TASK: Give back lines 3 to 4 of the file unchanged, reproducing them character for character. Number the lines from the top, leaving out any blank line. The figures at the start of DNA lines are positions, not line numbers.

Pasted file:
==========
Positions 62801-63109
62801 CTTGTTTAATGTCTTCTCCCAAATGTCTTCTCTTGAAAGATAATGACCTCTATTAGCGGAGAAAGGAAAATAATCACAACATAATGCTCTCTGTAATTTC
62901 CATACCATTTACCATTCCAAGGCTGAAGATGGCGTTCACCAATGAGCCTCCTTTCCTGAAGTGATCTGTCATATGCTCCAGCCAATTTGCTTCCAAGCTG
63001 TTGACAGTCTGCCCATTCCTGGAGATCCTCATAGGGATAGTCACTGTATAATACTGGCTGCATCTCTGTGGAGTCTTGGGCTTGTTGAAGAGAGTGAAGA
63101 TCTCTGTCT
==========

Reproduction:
62901 CATACCATTTACCATTCCAAGGCTGAAGATGGCGTTCACCAATGAGCCTCCTTTCCTGAAGTGATCTGTCATATGCTCCAGCCAATTTGCTTCCAAGCTG
63001 TTGACAGTCTGCCCATTCCTGGAGATCCTCATAGGGATAGTCACTGTATAATACTGGCTGCATCTCTGTGGAGTCTTGGGCTTGTTGAAGAGAGTGAAGA